My first Quaker Midwife Mystery came out last week from Midnight Ink, and I've been all over cyberspace talking about it: here, here, here, and plenty of other places.
Today I thought I'd just list a bunch of my favorite historical reference books, the ones I keep close at hand to check as I'm writing.
How to Be a Victorian: a Dawn-to-Dusk Guide to Victoran Life from Ruth Goodman, 2013.
Everyday Life in the 1800s by Marc McCutcheon, 1993.
The Massachusetts Police Officer: a Manual for Sheriffs, Constables, Police, and Other Civil Officers, 1891.
Sears, Roebuck & Co. Consumer's Guide for 1894.
Montgomery Ward & Co. Catalogue and Buyers' Guide, 1895.
Miss Parloa's New Cook Book and Marketing Guide, 1880.
A System of Midwifery, Including the Diseases of Pregnancy and the Puerperal State, by William Leishman, 1879.
That's it for now. Readers: do you have any fabulous late Victorian research sources? Please share!
Edith Maxwell writes the Quaker Midwife Mysteries and the Local Foods Mysteries, the Country Store Mysteries (as Maddie Day), and the Lauren Rousseau Mysteries (as Tace Baker), as well as award-winning short crime fiction. Her short story, “A Questionable Death,” is nominated for a 2016 Agatha Award for Best Short Story. The tale features the 1888 setting and characters from her Quaker Midwife Mysteries series, which debuts with Delivering the Truth on April 8.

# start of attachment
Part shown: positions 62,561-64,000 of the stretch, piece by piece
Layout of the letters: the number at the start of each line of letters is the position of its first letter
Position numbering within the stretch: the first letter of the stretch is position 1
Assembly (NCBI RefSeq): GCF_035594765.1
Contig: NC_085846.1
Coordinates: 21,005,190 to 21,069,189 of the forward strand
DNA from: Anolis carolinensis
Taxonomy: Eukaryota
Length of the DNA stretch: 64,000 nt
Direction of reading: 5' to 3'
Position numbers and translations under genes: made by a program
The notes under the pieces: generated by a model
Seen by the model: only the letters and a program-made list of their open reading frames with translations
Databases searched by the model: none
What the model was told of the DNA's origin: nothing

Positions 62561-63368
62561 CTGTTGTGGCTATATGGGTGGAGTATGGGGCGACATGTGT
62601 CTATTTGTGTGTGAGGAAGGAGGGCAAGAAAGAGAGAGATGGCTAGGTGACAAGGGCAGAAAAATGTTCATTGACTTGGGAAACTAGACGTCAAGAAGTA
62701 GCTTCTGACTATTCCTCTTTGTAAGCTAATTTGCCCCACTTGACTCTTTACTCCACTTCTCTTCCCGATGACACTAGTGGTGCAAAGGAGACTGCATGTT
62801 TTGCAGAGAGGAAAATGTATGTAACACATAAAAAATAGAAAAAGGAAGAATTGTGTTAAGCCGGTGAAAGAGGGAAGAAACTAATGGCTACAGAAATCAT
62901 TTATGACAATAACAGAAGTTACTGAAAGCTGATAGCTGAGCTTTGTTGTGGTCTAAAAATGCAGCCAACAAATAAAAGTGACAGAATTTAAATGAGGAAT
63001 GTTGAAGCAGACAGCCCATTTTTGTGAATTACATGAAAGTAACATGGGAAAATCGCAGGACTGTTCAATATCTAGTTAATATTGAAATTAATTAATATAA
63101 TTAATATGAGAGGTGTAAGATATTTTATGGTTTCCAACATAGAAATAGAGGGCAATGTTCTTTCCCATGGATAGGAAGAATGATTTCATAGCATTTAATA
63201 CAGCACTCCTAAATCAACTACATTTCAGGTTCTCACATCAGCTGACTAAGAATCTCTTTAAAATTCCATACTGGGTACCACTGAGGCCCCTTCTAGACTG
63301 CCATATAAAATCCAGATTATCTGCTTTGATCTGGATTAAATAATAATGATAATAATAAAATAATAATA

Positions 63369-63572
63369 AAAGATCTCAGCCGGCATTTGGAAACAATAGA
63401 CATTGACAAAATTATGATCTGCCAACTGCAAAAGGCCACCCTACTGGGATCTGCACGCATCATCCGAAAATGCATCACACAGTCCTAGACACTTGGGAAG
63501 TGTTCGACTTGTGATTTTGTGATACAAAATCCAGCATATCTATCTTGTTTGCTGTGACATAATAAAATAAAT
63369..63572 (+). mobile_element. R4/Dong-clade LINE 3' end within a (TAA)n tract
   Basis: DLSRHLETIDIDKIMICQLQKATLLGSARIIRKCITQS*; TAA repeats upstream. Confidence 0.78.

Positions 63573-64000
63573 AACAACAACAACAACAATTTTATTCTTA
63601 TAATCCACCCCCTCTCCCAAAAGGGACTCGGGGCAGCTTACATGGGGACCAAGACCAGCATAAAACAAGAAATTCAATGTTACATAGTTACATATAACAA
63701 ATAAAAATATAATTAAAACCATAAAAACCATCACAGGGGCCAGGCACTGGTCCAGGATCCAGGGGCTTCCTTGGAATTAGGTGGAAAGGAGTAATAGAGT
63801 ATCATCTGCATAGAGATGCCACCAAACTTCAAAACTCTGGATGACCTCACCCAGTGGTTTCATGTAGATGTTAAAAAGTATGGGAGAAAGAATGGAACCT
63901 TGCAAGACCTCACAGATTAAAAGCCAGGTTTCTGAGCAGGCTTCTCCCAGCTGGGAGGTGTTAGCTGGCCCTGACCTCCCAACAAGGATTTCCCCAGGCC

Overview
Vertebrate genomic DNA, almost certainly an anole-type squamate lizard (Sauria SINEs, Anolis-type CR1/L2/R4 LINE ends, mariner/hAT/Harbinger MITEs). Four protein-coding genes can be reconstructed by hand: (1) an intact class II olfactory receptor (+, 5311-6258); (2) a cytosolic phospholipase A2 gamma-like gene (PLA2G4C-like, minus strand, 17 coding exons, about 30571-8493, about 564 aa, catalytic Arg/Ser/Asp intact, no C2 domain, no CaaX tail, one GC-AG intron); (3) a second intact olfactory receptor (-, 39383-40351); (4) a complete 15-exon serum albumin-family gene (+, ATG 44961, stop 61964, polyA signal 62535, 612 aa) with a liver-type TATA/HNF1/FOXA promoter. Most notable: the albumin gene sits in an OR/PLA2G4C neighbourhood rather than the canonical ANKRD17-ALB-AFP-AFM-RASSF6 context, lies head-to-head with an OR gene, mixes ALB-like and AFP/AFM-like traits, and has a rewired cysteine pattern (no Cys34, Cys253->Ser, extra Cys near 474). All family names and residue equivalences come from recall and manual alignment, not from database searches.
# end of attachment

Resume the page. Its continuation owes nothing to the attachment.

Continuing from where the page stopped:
Maxwell is Vice-President of Sisters in Crime New England and Clerk of Amesbury Friends Meeting. She lives north of Boston with her beau and three cats, and blogs with the other Wicked Cozy Authors. You can find her on Facebook, twitter, Pinterest, and at her web site, edithmaxwell.com.